One hundred years ago this month, my grandfather (Johannes Herman Alexander Voigt, 1893-1960), mustered out of military service. He had fought for his country as a cavalry officer in WWI from 1914 until the end of 1918. He was 21 years old when he began his military service, and 23 years old when he was wounded in action. He took a ricocheted bullet under his chin which ended its journey in his mouth leaving a scar he carried with him, as a reminder. After a short recuperation, he was back in action, taking care of his horse and taking care of business. As a result of his wound and his meritorious service, he was awarded his country’s highest military honor, the Iron Cross. He didn’t fight for this country – he fought for his own, Germany, and was extraordinarily proud of his military service.
He left his home country after marrying my grandmother in November of 1920. Germany’s politics and hyperinflation – along with the fact that he had a sister and uncle in the United States, factored into his decision to leave a land he dearly loved for what he hoped would be a better life for him and the family he hoped to build.
He did not hesitate, upon arriving in America, to sign an affidavit proclaiming his loyalty to the United States, giving up his ties to the land of his birth. Years later, his pride was once again swelled as he was sworn as a newly naturalized citizen of our great country. On December 7, 1941, Pearl Harbor was bombed, the United States entered into the chaos of WWII, and my grandfather diligently registered for the draft. At 48 years of age, there wasn’t much chance he would be called into service, but if that call had come, he would have answered. He would have been as proud to fight for his adopted country as he had been to fight for his native one.
I was only 8 years old when Opa died. I think, had he lived longer, I would have enjoyed getting to know him better. I am the last member of my family who remembers this man. I remember a big, strong, and exceedingly quiet man who built my sister and me a see-saw, and swing set in his backyard, and a playhouse in the basement of our home on Wells Street. I remember sitting on his lap and being read to in German. I have no idea what he was reading, he probably just read aloud to me from whatever book he was reading himself. But the gentleness of his voice and the lilt of his German eventually put me to sleep. During his service in WWI, Opa contracted malaria. As a result, he took quinine for the rest of his life. I vividly remember him grinding up a tablet into a fine powder that he would put under my fingernails in an effort to stop me from biting my nails. Horrible stuff! But it worked, and to this day I cannot put a finger near my mouth without tasting quinine and thinking of Opa. That small act has forever bound me to him and a war I know only from the history books. In the course of researching my family history, and examining the things he left behind, I now know him to have been an honorable, hard-working, talented, loving individual, who was taken from us all too soon – he died a week before he was due to retire from a life that found him working as a soldier, locksmith, airplane mechanic and finally, a talented welder. My admiration may be posthumous, but it is no less sincere.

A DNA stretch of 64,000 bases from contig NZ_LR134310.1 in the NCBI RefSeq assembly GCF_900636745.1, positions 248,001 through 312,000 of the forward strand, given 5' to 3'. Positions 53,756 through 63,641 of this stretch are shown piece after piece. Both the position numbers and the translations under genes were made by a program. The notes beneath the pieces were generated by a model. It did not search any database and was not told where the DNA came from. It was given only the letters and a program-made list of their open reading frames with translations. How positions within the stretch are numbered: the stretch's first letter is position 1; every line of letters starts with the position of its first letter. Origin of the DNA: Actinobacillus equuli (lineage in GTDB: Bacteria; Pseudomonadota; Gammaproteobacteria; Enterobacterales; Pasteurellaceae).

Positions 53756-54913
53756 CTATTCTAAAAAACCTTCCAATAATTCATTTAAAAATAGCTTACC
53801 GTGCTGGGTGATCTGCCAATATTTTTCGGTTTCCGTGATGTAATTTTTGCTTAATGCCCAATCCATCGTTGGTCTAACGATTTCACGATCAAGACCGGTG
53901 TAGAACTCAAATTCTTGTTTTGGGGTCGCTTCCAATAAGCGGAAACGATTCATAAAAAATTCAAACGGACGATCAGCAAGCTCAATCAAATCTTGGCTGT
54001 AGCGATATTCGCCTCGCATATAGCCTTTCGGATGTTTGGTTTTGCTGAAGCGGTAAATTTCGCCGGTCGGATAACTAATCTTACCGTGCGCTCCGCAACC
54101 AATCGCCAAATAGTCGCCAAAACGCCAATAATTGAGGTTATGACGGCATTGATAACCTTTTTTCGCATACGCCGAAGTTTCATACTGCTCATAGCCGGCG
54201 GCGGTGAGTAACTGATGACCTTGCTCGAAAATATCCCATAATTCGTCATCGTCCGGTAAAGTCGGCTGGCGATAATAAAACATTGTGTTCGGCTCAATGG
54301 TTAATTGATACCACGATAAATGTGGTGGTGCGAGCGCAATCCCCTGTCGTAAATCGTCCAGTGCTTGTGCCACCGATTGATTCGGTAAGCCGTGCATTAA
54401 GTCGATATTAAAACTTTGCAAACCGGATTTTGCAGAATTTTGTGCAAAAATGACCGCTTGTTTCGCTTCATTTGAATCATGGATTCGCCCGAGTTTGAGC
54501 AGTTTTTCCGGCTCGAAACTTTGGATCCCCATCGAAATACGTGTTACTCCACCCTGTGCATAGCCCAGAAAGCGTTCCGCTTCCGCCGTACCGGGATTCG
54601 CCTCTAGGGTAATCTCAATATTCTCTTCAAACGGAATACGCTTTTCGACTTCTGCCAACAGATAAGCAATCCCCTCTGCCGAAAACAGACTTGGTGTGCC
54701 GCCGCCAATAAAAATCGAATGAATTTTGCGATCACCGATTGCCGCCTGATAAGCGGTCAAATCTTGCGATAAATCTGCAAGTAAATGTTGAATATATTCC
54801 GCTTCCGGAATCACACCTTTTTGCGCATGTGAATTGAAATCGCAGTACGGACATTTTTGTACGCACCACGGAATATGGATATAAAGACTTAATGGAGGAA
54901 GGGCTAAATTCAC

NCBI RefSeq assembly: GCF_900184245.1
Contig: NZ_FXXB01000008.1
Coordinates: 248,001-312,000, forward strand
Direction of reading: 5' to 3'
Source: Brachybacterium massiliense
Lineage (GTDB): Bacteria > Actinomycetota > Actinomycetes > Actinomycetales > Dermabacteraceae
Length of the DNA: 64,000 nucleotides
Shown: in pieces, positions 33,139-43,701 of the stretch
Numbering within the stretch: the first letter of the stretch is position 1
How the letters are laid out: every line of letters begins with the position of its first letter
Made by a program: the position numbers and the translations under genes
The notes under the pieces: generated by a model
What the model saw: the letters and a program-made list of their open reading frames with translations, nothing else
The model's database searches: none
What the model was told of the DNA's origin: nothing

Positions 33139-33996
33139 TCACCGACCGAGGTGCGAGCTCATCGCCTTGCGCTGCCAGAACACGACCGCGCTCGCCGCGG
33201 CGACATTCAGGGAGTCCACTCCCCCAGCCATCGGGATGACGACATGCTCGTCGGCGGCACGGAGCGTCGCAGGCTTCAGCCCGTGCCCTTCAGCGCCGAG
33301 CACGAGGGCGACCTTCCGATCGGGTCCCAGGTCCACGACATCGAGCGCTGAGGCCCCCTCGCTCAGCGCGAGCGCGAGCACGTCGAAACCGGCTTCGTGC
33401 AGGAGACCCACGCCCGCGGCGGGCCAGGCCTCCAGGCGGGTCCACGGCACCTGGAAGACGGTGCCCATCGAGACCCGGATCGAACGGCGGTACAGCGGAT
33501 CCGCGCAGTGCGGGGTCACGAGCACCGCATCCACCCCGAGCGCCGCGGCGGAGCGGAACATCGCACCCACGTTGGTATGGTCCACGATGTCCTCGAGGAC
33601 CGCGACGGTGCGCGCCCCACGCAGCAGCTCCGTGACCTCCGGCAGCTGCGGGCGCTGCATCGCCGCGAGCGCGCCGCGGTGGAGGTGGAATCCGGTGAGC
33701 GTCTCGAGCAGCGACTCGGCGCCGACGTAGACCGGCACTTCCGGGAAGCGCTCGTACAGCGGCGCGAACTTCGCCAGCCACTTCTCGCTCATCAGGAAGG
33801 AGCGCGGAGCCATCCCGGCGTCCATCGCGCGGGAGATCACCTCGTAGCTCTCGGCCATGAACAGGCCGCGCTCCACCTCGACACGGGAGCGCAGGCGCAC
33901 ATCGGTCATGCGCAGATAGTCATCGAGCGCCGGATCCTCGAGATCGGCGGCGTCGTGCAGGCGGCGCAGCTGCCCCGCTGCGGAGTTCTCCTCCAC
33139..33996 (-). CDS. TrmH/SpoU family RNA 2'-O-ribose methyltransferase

Putting your life on the line in defense of one’s country is no small thing. On this 100th anniversary of the end of WWI, I want to take a moment to honor my grandfather, all the other brave men who fought on both sides of the conflict, and the women who supported them through whatever service they could offer. It was the Great War. The war that brought us tanks, and howitzers and mustard gas. It was my Opa’s war. A war he was proud to have served in. To all the men and women who have served their country – I offer my admiration and my thanks.